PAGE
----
A turbine section has a housing 51 secured to the housing 35 of the alternator 23 in such a manner as to support an end shaft 52 of the rotor 42 in a bearing 53. The housings 35 and 51 are arranged in such a manner as to provide a single enclosure for both the alternator and turbine. A turbine wheel 54 is disposed in the open end of housing 51 and secured to an intermediate portion of the end shaft 52 for rotation therewith. Due to the low temperature advantages of the pulsed system, the turbine 54 and rotor 42 may be made of one piece if desired. To prevent hot gases from the turbine from entering the area of the bearing 53 a heat barrier 55 is provided between the turbine wheel 54 and the bearing 53. To prevent a substantial quantity of hot gases from entering the alternator section 23 a baflle 56 is disposed between the open end portions of the housings 35 and 51. Therefore, during the operation of the turbine alternator, hot gases from the turbine gas chamber 32 will pass therefrom to an exhaust port 57 thereby imparting rotational movement to the turbine wheel 54 which, in turn, will rotate the armature or rotor 42 of the alternator. A tapered flange 58 and the outer surface of a coolant chamber 59 provide an annularly shaped exhaust pipe. The coolant chamber 59 may be required due to endurance or environmental requirements of certain applications. If used, it is provided with a safety relief valve 60 which will vent off high pressure gases such as steam or the like which will occur due to high temperature.
According to an important feature of the present invention the turbine alternator 21 can be stored for long periods of time without adverse effects such as loss of fuel. This is accomplished by completely sealing the fuel tank 22 with a puncturable diaphragm in the region where the fuel line 31 connects to the fuel tank 22 as indicated by reference numeral 61. To further seal the fuel tank 22 a seal is provided in an explosive type regulator valve 63 to prevent the gas within the pressurization. tank 24 from entering the fuel tank 22 from passing therethrough.
When it is desired to place the turbine alternator 21 into operation, a start control signal is applied to the explosive type valve 63 thereby puncturing the seal in the valve 63 and allowing high pressure gas within pressurization tank 24 to transfer to the fuel tank 22 through the valve 63. This action will also cause the seal in the region 61 to become punctured by the increased pressure in the fuel tank 22 and allow fuel to flow through the fuel line 31 into the gas generator 28 through the normally open solenoid valve 27. The start signal which actuates the explosive type of solenoid valve 63 also provides an ignitor signal to the ignitor 29 to insure reaction of the fuel upon entering the gas generator 28. During the operation of the turbine alternator 21 an electronic package 66 is provided to house the necessary voltage regulator and frequency control circuits. When the output of the alternator has reached a predetermined frequency as sensed by the electronic package 66, the fuel flow to the gas generator 28 is stopped and the turbine wheel 54 and rotor 42 will continue to rotate during a coast period. A flywheel can be added to the turbine alternator to increase the time duration of the coast period.
The system of FIGURE 1 may take a modified form such as the turbine alternator shown in FIGURE 4 which is designated generally by reference numeral 67. The turbine alternator unit 67 has an alternator 68 directly coupled to turbine 69. A fuel tank 70 preferably has the same diameter as the alternator and turbine and is secured to the alternator 68 in axial alignment therewith. An electronic package 71 for controlling the output voltage and frequency of the turbine alternator is connected to the end portion of the fuel tank 70.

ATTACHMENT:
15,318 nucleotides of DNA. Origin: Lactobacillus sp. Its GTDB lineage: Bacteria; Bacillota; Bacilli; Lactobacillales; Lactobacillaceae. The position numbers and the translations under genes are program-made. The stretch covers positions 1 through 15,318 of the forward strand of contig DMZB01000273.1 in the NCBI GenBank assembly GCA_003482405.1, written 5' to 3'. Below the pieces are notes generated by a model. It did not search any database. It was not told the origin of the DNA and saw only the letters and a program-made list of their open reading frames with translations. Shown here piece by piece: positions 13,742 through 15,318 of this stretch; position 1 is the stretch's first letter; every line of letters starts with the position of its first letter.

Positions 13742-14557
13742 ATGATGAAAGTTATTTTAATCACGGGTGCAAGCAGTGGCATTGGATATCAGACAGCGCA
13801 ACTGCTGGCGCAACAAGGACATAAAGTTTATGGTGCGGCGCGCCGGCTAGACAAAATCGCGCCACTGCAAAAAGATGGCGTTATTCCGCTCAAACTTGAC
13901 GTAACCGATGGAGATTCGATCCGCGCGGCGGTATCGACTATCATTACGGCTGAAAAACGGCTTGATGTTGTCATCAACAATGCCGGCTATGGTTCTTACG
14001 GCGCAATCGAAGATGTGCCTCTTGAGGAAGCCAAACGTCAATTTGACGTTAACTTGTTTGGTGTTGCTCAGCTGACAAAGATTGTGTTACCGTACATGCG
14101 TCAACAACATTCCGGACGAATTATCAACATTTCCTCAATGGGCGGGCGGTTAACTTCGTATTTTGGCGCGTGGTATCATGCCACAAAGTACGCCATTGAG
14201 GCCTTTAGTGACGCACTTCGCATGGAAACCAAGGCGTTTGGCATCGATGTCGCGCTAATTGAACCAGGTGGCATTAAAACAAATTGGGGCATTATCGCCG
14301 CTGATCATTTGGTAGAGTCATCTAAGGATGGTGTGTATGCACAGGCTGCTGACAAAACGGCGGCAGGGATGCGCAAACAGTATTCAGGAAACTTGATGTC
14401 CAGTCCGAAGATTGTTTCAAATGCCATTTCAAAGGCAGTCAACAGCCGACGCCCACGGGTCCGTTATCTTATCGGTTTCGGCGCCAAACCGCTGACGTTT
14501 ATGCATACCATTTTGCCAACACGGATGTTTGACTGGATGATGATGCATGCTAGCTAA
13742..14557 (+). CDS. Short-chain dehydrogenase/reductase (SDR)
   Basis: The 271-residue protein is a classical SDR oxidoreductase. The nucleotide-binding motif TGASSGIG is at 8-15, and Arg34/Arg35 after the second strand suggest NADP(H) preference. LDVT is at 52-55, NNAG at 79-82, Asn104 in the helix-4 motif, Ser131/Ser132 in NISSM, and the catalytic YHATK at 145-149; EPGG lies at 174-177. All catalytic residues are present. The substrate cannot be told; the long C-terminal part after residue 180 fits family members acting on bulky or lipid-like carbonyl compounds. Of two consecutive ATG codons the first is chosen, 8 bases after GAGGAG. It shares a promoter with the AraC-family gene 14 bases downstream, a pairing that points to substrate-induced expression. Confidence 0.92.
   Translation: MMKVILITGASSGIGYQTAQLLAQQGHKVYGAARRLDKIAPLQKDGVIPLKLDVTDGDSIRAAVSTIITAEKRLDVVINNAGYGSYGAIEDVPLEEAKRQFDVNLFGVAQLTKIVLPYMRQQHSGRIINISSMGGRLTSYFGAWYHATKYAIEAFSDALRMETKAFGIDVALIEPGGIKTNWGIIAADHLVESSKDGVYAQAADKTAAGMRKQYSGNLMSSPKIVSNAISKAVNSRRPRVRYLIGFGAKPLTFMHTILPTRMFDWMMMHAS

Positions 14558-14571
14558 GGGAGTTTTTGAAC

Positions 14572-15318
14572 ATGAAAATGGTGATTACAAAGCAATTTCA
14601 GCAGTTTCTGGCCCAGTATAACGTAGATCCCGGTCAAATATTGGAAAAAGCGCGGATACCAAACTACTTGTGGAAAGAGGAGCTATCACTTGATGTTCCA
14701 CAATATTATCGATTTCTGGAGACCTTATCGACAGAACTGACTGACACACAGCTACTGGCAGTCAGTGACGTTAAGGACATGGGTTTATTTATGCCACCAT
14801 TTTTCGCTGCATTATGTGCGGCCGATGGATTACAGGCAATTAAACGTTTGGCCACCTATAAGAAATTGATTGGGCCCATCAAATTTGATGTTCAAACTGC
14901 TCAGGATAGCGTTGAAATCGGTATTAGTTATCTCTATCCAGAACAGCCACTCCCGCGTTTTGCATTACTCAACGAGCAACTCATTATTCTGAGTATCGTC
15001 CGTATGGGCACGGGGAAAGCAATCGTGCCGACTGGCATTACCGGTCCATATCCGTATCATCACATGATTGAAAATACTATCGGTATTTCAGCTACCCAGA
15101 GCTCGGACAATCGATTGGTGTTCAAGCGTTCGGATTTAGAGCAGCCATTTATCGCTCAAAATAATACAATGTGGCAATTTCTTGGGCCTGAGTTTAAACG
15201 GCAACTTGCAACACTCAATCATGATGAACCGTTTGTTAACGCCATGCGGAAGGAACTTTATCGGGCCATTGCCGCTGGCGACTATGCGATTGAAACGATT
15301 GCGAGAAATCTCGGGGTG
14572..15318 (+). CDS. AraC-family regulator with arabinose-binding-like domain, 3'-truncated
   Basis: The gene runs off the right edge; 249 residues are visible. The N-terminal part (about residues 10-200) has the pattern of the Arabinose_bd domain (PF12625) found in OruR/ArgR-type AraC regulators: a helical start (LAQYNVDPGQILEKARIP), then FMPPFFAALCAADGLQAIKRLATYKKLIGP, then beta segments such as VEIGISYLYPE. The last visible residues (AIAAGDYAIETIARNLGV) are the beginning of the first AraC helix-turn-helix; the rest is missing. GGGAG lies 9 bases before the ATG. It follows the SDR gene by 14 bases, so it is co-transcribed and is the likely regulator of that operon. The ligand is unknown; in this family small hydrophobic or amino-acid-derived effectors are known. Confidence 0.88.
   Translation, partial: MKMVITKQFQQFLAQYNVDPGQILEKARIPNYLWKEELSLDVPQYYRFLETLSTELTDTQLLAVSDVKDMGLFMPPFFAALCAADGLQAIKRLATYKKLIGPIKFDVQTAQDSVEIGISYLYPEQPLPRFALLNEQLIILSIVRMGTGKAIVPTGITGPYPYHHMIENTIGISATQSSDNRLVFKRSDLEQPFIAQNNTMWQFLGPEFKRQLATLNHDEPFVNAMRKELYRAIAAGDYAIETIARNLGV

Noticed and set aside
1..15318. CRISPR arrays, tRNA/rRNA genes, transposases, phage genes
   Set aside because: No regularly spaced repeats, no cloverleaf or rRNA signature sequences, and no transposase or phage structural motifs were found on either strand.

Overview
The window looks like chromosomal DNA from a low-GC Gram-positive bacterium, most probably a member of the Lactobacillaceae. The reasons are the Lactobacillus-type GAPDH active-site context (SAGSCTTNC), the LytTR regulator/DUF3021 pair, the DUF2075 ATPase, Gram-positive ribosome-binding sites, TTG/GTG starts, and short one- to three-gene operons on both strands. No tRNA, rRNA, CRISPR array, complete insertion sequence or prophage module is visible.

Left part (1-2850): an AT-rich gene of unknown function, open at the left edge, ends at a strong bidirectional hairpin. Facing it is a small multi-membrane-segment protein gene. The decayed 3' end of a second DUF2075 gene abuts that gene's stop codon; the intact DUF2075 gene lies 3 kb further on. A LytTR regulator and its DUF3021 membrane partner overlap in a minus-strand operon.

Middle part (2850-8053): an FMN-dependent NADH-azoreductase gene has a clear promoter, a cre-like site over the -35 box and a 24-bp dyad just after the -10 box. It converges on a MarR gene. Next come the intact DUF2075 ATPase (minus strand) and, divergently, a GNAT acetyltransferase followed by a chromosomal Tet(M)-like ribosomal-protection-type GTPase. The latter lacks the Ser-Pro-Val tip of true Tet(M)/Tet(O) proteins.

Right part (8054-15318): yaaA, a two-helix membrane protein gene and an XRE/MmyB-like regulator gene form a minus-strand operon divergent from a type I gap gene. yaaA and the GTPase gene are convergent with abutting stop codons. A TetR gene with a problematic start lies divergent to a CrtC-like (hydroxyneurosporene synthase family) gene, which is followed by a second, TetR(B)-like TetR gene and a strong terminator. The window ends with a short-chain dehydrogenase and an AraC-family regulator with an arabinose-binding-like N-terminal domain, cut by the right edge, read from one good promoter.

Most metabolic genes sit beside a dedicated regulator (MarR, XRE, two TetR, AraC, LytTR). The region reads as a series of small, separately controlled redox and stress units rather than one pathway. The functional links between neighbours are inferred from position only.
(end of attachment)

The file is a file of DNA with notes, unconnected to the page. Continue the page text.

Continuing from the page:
The alternator section '68 consists of a housing 73 having a bearing 74 carried by an end wall 75. An excitation coil 78 is disposed within the housing 73. The excitation coil 78 may comprise two coil sections 78a and 78b. A stator assembly -80 is secured between the coil sections 78a and 78b for receiving the magnetic flux field from an armature 0r rotor'81. The rotor 81 is provided with an end shaft 82 which is received by the bearing 74 for rotation therein. A housing end cap 85 is provided to complete the magnetic flux path to the rotor 81.
The turbine section 69 has a housing 88 which is secured to the end cap 85. The housing is provided with a bearing 89 which is axially aligned with the bearing 74. An end portion 90 of an end shaft 91 is carried by the bearing 89' for rotation therein. A turbine wheel 94 is'secured to a central portion 95 of the end shaft 91 for rotation therewith. The rotor may be secured in a variety of ways, including welding. When the turbine wheel 94 is in operation, hot gases from a turbine chamber 97 are prevented from reaching the bearing 89 by means of a heat seal 98 disposed between the turbine wheel 94 and bearing 89. To prevent hot gases from reaching the alternator section 68 of the turbine alternator 67 a bafiie 100 is disposed between the rotor 81 and turbine wheel 94.
During a power period, hot gases from a gas generator 102 are applied to the turbine chamber 97 and the hot gases in the chamber 97 pass into an exhaust chamber 103 in such a manner as to impart rotational movement to the turbine wheel 94 which, in turn, pro vides rotational movement of the rotor 81. The hot gases in exhaust chamber 103 substantially follow the curved wall surface 103a and depart the exhaust chamber 103 through a plurality of exhaust ports such as 104 and 105. A cylinder shield 106 serves as an exhaust pipe for the hot gases. If needed by the application, a coolant chamber 107 is secured to the housing 8-8 for purposes of maintaining the housing and bearing 89 therein within a predetermined operating temperature. A pressure relief valve 108 is connected to the coolant chamber 107 for purposes of relieving high pressure vapors which accumulate within the coolant chamber during operation. An insulating pad or block 110 is provided between the gas generator 102 and coolant chamber 107 to prevent undue transfer of heat between the coolant chamber and the gas generator.